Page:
Strategically placing materials in the room that are neatly displayed will engage the learner into perhaps trying new things and asking questions which can lead to many inquiry projects and meet many curriculum expectations.


As we get to know our students and document their learning, you will discover that every child will learn at their own pace.  In the Kindergarten program there is ample opportunity to differentiate instruction for children throughout the various centres and they can begin where they are comfortable. 

An example of differentiating instruction that was supportive in strengthening skills in literacy was to use visuals. When I chose my read aloud for the week, I ensured that when we discussed “characters”(for example) I had copied pictures either photocopied or in colour, I also included a drama piece when we focused on retelling the story.  When it came time to work one-on-one to test comprehension, I often used the pictures of the characters to help them.  Another idea that I also used was to photocopy 5 main parts of the story and have the children assemble it in order and orally tell me what they remembered from the story.

In looking at the environment of the classroom, surely posting up student work to display what they have learned makes them feel valued.  Posting pictures of the students while completing various tasks, displaying learning charts/anchor charts from the inquiry process with children’s names next to their ideas, and having clear learning goals discussed and displayed in the centres helps guide learning in the classroom.  It also displays to parents what the children are learning.  The entire classroom environment sets the tone for learning and really shows what is valued and important.  In our school we have implemented a program called First Steps.  We talk about setting rules for circle time through simple songs, being respectful, and we centre on student strengths.  Attached is a great checklist to reflect on your classroom and school environment .  Reflecting the culture of your students into the classroom also provides a great learning point.  Since most of my students are from an aboriginal background we discuss the medicine wheel and how it ties into nature.  I have framed pictures of the students dancing in powwows, books and artifacts are displayed around the room.  Reading resources have been easily integrated into my reading program.  The use of visuals (pictures, book, artifacts)  have been introduced in my oral language groups as a starting point for discussions.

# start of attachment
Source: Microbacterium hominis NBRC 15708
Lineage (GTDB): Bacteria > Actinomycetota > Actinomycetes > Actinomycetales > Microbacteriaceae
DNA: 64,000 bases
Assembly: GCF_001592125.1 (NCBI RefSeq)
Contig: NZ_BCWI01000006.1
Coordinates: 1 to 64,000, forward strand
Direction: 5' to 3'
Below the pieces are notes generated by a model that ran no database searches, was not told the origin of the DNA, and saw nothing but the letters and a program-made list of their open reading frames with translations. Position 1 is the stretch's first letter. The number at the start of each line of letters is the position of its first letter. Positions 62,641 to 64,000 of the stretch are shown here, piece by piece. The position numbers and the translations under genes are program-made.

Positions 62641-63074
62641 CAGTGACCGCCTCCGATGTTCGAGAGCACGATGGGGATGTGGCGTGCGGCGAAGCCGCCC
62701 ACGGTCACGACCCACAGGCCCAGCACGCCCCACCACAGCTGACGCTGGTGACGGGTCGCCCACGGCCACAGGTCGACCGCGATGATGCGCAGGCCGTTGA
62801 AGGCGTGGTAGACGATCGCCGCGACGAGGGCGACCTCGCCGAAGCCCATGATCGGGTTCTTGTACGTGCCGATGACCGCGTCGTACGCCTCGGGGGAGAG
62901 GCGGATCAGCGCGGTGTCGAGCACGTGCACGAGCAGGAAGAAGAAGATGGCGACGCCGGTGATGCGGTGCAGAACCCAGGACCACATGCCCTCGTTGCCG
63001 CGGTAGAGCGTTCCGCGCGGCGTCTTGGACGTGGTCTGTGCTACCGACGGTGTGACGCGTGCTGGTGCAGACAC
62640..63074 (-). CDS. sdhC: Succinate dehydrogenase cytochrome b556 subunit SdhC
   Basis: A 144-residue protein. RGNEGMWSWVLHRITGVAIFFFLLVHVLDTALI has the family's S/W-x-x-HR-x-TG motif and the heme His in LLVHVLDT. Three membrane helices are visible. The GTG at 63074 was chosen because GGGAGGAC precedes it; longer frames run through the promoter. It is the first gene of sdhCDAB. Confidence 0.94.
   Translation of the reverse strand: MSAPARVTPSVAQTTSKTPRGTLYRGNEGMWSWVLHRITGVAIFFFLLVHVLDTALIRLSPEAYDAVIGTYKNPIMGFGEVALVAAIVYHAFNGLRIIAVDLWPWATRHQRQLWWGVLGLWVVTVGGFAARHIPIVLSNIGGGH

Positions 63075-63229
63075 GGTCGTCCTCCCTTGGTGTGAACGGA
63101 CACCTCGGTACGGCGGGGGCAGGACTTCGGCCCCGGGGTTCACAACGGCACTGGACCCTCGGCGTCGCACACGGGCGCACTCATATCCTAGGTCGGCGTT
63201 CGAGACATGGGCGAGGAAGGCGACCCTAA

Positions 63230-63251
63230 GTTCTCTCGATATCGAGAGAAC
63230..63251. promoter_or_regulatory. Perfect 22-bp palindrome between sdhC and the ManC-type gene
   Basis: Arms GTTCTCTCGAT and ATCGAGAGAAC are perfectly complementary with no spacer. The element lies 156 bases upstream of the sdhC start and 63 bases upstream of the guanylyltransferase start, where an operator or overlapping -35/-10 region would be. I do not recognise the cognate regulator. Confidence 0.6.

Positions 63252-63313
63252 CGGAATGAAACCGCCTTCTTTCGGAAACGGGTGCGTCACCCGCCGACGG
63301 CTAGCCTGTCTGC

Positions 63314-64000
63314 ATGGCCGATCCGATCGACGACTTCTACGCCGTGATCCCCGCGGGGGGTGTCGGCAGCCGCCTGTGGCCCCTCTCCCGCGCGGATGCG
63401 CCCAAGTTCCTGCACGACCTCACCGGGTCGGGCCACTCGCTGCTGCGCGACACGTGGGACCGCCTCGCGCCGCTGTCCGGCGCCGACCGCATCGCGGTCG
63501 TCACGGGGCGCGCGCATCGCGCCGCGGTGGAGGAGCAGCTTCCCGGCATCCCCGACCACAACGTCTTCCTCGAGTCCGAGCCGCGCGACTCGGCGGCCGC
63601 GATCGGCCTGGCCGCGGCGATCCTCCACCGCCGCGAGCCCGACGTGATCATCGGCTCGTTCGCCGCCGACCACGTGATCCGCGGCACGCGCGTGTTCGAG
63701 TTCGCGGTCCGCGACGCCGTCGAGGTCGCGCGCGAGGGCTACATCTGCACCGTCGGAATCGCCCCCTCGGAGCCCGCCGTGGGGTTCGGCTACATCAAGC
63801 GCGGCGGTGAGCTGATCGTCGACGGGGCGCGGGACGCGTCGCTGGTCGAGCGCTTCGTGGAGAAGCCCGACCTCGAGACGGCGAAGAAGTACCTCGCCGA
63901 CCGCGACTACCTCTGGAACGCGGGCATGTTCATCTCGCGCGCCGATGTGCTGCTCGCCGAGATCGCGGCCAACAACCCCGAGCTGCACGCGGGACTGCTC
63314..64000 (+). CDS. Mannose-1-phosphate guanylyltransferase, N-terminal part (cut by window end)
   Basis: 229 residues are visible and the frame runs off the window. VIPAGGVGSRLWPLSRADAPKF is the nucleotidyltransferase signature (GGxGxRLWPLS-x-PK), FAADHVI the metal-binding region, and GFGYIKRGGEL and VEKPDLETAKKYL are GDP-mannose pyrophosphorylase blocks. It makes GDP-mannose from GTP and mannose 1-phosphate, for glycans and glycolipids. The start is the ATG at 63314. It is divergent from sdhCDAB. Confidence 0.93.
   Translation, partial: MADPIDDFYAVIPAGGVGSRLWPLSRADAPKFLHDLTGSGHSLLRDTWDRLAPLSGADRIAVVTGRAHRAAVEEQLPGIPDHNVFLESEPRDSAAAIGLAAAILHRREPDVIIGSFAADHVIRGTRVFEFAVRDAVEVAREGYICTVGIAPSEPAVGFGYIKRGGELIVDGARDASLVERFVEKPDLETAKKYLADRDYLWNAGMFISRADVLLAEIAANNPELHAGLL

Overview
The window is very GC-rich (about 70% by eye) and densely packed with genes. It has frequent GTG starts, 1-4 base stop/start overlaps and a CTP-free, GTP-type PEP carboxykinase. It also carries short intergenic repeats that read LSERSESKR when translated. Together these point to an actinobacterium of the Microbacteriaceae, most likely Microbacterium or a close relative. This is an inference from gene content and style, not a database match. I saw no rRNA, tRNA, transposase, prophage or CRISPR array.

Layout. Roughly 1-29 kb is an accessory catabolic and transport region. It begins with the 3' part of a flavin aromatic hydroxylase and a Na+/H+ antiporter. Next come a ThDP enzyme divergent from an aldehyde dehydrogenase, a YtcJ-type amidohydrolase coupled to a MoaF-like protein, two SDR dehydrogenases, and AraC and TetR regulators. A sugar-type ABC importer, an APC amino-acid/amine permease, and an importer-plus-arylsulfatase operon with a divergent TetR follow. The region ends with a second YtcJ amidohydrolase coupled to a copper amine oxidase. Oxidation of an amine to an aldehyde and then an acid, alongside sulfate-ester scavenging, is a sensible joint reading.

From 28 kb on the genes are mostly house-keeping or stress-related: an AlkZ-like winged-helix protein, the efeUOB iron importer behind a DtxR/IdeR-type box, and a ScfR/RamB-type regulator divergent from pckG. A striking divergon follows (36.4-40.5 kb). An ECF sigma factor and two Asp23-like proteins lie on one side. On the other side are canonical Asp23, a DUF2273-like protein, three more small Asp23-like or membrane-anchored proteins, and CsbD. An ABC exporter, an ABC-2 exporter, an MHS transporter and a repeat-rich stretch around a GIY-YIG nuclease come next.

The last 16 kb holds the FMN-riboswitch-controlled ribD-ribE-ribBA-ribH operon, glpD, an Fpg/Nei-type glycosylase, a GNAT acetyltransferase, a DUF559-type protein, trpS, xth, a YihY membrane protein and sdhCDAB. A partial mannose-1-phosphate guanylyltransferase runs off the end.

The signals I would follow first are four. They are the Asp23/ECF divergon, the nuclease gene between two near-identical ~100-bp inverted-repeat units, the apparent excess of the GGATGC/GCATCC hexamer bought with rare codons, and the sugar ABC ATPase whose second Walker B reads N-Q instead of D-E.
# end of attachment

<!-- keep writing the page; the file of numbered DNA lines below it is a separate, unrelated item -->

If children have special needs, an IEP is a place where you would need to document specific learning instruction (accommodations)  that will best meet the students learning goals.  In Kindergarten, it starts with clear goals, visuals, and oral discussion for them to be successful.


Thinking it Through and Primarily Play have some great ideas on how to prepare your learning environment for this September.  As I prepared for my students last September in a newly renovated space, it was difficult to picture how the room should look.  Not only did I need to select suitable furniture that was purposeful, but create spaces where students could gather and engage in various centres.  What I also needed to consider was that my students eat snack and lunch in my classroom so I needed to have enough furniture for that as well.  The furniture had multiple purposes!

Over several days and several discussion with my ECE partner, we moved furniture and carpets into different work areas.  As centres do change throughout the year, for the beginning we had set-up the House centre, a Block centre, a Science centre, the main carpet area with a shelf of various toys like Lego, small foam and wooden blocks, cars and ramps etc., an Art centre, Music centre, Math centre and a reading shelf (which we later changed and are continuing to change!).  We kept the materials to a minimal for the first few weeks of school so we could practice with our students rules and routines, and slowly add as we learning more about them.  Items within the centres had purpose and were organized to engage the students in their new environment.

Next we worked on clutter!  Whatever we did not need we found a storage place elsewhere in the building and we talked both to the principal and janitor to find the space.  Between the two Kindergarten classrooms we worked together on sharing equipment and toys.  Keep in mind this is not an easy task to complete in one day and you for sure will make changes as you see fit throughout the school year.